Legend has it that when Rao Jodha, founder of Jodhpur, who had to fled from Chittor after being attacked by Rana Khumba of Mewar was finally able to take back his state after 15 years thanks to one bowl of kheech. It is said that after losing his men and horses Jodha was roaming the street when he stopped at a Jat farmer’s house, where he was served with the traditional kheech. Famished, Jodha put his fingers in the centre of the bowl and burnt his fingers. To which the farmer’s wife chided “You are making the same mistake as our king (Jodha). Kheech is hottest in the centre and coolest at the edge. So eat from there”. This prompted Jodha to stop worrying about Mandore and just focus on outlying forts, which he managed to win with ease and won back Mandore.
In fact, a famous folklore talks about the time when Sher Shah Suri attacked Maldeo. And though the Rana left the field after Suri created a misunderstanding between the Rana and his generals, Maldeo’s generals Kumpa (his progeny are Kumpawat Rathores) and Jaita (his progeny are Jaitawat Rathores) held fort till the cold January morning of 1544AD on a good supply of baatis and bajra rotlas and took the huge army by surprise. So much so that Sher Shah Suri had almost declared, “For a handful of bajra, I will give up the entire kingdom of India.” Suri did win the war, but only if he knew the real secret to the army’s strength was Baati, which could be stored well.
Remarkably, along with the rise of baati, the Magadh kingdom gave birth to yet another culinary wonder called ‘litti’. Known to be a Bihari specialty today, litti was a staple in the court of Magadh and outside as well. Perhaps in that relation, litti and baati could be cousins, only with litti being the more haute one.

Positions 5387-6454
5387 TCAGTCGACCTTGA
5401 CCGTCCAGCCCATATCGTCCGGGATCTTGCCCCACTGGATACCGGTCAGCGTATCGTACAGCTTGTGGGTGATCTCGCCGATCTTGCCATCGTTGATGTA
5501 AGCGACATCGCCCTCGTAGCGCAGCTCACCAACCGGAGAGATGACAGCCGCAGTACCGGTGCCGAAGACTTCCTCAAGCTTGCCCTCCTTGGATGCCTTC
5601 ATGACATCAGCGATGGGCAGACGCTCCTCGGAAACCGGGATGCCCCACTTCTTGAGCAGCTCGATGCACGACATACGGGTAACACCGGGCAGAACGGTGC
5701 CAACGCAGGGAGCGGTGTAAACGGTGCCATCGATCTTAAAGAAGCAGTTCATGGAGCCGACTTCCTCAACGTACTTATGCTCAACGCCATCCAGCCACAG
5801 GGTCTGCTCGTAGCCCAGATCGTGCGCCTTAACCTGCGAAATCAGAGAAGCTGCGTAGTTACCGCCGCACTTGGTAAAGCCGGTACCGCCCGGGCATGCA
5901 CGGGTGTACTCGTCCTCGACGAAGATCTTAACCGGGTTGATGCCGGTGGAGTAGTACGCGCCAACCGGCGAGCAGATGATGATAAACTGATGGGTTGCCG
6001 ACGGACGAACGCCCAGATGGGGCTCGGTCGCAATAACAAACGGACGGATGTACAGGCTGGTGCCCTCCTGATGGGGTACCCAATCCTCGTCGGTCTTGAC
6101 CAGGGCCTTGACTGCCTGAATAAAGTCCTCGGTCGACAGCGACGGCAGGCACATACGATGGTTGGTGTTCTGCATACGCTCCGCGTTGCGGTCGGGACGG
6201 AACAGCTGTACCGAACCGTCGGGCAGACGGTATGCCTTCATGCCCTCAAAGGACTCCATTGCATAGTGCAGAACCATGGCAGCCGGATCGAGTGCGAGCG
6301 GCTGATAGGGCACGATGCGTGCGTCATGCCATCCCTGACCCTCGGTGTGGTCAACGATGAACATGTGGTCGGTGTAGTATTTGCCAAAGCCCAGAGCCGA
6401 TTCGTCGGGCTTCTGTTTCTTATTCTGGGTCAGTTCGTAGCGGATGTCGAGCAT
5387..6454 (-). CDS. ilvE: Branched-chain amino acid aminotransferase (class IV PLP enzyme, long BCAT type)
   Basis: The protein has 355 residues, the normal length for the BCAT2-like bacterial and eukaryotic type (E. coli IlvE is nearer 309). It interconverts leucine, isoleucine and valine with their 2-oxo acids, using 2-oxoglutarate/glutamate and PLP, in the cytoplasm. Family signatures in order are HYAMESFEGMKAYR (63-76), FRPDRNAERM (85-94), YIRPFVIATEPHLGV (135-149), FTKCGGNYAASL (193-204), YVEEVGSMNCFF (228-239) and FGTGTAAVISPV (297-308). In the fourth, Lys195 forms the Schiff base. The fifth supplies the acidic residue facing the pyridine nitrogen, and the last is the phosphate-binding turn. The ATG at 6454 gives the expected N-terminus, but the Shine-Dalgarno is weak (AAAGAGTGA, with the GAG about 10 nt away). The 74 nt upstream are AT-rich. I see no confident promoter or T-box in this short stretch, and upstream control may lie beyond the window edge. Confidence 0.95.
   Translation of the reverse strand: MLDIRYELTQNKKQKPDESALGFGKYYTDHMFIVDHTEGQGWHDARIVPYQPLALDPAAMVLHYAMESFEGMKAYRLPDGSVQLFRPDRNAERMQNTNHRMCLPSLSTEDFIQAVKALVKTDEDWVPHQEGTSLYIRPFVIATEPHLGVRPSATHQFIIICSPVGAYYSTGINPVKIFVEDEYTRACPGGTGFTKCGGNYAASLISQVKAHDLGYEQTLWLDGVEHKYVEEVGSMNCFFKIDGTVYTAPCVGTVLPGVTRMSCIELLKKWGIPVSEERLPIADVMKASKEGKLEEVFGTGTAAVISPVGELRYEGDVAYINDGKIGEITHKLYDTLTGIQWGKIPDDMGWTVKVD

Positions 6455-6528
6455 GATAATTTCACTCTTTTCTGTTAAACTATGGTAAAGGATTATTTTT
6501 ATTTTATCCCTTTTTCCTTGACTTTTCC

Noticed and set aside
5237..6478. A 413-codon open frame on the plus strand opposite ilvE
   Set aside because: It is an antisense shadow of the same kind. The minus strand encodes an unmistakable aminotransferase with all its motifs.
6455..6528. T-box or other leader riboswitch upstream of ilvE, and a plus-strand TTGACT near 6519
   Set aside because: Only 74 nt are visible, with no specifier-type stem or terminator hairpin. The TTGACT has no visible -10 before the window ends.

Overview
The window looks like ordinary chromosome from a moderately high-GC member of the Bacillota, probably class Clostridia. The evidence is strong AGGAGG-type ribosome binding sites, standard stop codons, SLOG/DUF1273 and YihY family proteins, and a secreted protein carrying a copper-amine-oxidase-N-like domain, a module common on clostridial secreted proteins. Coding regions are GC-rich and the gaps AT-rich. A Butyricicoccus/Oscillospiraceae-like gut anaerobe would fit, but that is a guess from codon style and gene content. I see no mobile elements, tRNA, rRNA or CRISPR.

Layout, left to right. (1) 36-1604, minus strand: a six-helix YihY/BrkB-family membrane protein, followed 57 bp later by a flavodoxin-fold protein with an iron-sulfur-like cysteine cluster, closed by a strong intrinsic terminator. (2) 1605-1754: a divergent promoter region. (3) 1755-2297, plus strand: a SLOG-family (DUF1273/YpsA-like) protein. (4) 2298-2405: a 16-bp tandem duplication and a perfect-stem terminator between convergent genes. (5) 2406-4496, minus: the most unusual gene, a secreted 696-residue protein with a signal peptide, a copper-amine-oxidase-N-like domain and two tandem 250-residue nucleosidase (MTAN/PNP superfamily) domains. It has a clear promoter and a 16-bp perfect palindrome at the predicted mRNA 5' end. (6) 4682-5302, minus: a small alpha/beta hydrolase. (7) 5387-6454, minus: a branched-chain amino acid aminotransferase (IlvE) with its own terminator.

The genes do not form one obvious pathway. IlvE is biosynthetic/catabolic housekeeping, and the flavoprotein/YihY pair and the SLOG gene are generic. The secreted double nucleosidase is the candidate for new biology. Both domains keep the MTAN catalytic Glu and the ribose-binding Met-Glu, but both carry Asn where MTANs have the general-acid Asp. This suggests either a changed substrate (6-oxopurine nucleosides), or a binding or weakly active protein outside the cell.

Litti, which surprisingly had similar ingredients as baati – it is made of wheat, ghee and water and baked in the sun – had one ace up the rustic cousin – it had a spicey filling of sattu. This could have been the reason that litti didn’t travel as early as baati, but it still rose to prominence when it played an important role in the War Of Independence of 1857. Its simplicity was said to be the real reason that many including the likes of Tantia Tope and Rani Lakshmi Bai made it their travel meal. Litti needed very less water and could be baked without any utensils, much like baati, which meant lesser chance of being caught. But what really worked with litti was these could stay for as long as two to three days and were softer than baati.
Of course, litti underwent changes as new rulers came in. With the Mughal Empire, litti was served with shorbas and payas; with Britishers, curry came in and so forth. But it was the classic combination of litti-chokha, which was a mash of roasted eggplant, onions and tomatoes, and chutney that survived. It is said it was one of the favourites of Rani Laxmi Bai.